By Earl Goldsmith
Feature writer for

In 1945, I was the only student manager for Henryetta's football Hens. Most years, there were two or three that our long-time public address announcer, Jack Gibson, called “Check Room Johnnies.” The other student manager in spring practice decided to give it up that fall, which was okay with our great coach, Marion Anglin, and when nobody acceptable to him stepped forward, I was stuck as the only one.
The Hens were in the Sooner Star Conference, which was also our playoff district in that, the second year Oklahoma had a playoff. It included the Ada Cougars, Holdenville Wolverines, McAlester Buffaloes, Seminole Chieftans, Wewoka Tigers and we Hens.cameron field
We had an outstanding team that year, but I’ll pass on describing its details, except to mention that going into the final regular season game, we were one of just three undefeated teams in the state’s top class. But we lost the regular final season game 13-12 to defending state champion Oklahoma City Classen, in what was surely Cameron Field's largest all-time crowd, perhaps even through today.
The Hens then lost to Tulsa Will Rogers in a playoff game at Tulsa's Skelly (now Chapman) Stadium. I could write a lot about the last two games, but the losing them hurt too much, so I'll pass on that, too.
All year, players stole practice sweatshirts like it was their mission in life – many even before I could stencil “Property of HHS" on them. HHS Principal E. A. Williamson was quite upset because he’d see sweatshirts, both stenciled and not stenciled, at the Blaine Theater on Sunday afternoons, and repeatedly told me we’d been through more sweatshirts than in any previous year. But with only one student manager keep the players from snatching them when I wasn’t looking, I never knew how he could expect it to be different unless I had eyes in the back of my head. Then he got more upset with me after the Tulsa playoff loss when I forgot to load our seven warm-up footballs onto our bus. But even with his lectures, being student manger that year was the best time I had at HHS.
With the season over, Mr. Williamson to me to sort the equipment into "okay to use next year", "need repair", and "throw away." He had to approve the last two groups.
marion anglinI started sorting at 3 p.m. each day at the Cameron Field locker room and players were to come to get their personal items as I sorted.
Coach Anglin was also the basketball coach, so he was always at basketball practice.
I knew the sweatshirt stealing problem we’d had so far was mild compared to what we would experience when guys coming to get their personal items realized the sweatshirts were protected by just 120 pound me. So I hid them behind a supply cabinet. None were stolen, but in the end, that didn't matter.
When I unlocked the Cameron Field gate Tuesday, December 5, 1945, I noticed the masonry walls above the locker room windows showing black above them. While unlocking the steel door to the equipment checkroom adjoining the home locker room, I could tell the door’s wooden inner lining was missing. Upon opening the door, it was clear there had been a fire. The supply cabinet was gone, the sweat shirts I’d hidden were gone, and every other item of equipment was gone.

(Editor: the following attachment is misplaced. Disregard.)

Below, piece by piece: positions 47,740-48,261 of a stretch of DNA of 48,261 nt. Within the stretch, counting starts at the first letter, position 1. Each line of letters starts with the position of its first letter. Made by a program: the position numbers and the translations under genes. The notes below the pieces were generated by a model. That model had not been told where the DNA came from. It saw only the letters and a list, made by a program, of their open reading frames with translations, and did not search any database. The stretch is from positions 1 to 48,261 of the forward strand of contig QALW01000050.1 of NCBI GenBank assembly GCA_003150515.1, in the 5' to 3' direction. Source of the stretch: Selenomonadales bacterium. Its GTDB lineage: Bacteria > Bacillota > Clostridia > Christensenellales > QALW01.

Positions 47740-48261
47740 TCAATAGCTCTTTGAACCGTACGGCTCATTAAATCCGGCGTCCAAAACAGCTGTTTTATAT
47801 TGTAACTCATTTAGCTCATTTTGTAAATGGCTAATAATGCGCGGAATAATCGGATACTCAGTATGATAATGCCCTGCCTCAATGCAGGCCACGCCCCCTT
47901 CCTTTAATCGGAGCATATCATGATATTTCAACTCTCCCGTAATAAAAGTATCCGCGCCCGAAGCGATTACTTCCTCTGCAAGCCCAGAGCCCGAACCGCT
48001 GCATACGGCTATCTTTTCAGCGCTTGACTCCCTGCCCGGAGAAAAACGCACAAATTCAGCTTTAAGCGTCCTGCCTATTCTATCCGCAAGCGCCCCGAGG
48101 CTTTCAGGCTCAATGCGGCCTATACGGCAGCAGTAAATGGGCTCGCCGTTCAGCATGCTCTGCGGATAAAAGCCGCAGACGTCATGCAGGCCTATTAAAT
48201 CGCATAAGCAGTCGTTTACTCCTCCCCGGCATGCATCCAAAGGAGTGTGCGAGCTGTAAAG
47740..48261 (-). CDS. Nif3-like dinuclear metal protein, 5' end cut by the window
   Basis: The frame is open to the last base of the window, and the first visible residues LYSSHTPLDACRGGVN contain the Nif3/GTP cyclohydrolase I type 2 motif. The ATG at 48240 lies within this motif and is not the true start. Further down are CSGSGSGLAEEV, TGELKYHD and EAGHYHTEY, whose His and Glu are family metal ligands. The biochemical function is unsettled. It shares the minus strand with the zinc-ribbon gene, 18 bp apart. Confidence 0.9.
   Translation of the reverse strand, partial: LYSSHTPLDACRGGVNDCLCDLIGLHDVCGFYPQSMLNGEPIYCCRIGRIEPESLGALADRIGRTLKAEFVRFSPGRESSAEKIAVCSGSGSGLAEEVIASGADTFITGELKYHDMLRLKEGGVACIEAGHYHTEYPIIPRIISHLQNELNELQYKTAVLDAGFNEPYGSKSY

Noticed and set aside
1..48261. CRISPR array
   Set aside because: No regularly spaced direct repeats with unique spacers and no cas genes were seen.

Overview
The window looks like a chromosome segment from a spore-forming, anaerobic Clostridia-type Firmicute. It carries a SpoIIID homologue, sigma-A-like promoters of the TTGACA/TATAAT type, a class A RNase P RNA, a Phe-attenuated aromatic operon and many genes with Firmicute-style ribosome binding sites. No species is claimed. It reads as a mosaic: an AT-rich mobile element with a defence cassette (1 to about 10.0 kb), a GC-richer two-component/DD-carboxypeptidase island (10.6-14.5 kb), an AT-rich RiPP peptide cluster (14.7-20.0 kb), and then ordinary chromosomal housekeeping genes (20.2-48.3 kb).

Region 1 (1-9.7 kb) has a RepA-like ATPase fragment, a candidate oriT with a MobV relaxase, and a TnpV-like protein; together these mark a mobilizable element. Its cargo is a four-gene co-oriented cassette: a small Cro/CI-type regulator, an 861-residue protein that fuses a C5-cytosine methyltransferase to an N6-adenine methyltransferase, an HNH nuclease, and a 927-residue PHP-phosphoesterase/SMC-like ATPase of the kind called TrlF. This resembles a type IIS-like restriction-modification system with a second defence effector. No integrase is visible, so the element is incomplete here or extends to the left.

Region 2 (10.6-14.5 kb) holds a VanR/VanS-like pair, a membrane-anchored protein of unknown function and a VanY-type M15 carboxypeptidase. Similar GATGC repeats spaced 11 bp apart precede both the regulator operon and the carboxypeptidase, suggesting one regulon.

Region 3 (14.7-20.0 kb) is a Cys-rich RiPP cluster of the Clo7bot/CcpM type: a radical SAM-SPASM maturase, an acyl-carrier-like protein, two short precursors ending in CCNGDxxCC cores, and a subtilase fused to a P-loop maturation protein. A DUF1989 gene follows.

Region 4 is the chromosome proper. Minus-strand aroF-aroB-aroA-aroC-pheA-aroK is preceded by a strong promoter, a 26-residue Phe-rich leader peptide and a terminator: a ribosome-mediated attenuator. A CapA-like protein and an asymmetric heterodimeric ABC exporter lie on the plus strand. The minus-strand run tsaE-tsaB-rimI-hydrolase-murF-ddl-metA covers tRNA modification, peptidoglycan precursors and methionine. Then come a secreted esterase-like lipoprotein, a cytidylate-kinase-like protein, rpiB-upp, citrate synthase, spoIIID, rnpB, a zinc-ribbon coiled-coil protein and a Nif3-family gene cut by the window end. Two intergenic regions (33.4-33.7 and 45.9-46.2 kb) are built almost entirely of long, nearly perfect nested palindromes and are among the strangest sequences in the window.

Through the season, players had hung their pads, shoes, shirts and helmets on the pant belts, which had metal loop buckles. I'd then hang the loop buckles on checkroom wall hangers so all of each person’s gear was together.
When I opened the door that day, all that was left in the checkroom was a floor of ashes that included the metal wall hangers, metal loop buckles, and metal shoe inserts with screws to tighten cleats.
I’d hidden the sweatshirts behind the supply cabinet, around and over the heater for the water boiler. They’d caught fire by combustion and no one had seen the fire since Cameron Field is at the edge of town.
I reached for the wall phone to call Mr. Williamson, but it was a melted glob on the floor, so I ran to a house on east Main to use a phone. When Mr. Williamson answered, I told him the locker room had burned and he said “I’ll get Coach Anglin from basketball practice and we’ll be right there.”
When they arrived, both stood looking in from just outside the door for what seemed to me to be ages. Then Mr. Williamson said, “There’s been a fire,” and Coach Anglin said “Yes.” I was amazed as a mere sophomore can be at these sage comments by HHS faculty members.
Mr. Williamson then said the two dressing/check room/store room buildings (home and visitor) were the only buildings in the school system that were fireproof and the only ones without fire insurance -- and this was the only one that had ever had a fire. Being fireproof, it didn’t burn down. It was just gutted of flammable contents. It’s still there, though expanded.
I told them I’d caused the fire by hiding sweatshirts behind the cabinet and over the heater, but both wanted to know if anyone had been there smoking. I told them it wasn’t caused by smokers and that I caused it.
They kept asking about smokers, and I finally told them Lindy Sandlin and Jackie Dan Simmons were there smoking the evening before, but they didn’t get inside, and I’d caused the fire by piling sweatshirts on the heater.
I’ll never know why, but when I mentioned Lindy and Jackie Dan, Mr. Williamson and Coach Anglin both decided they caused game
Lindy and Jackie Dan were seniors and I was a 120 pound sophomore. While I could run fairly fast for my size, I knew I needed to get much faster before Mr. Williamson talked with them. He gave them grief for some time, but never really imposed a penalty on them.
While he never told me he’d come to believe my explanation, I think he did. Over the next few weeks, Lindy, Jackie Dan and I enjoyed our notoriety – they for being blamed and letting me survive, and me because everyone knew I’d actually caused it.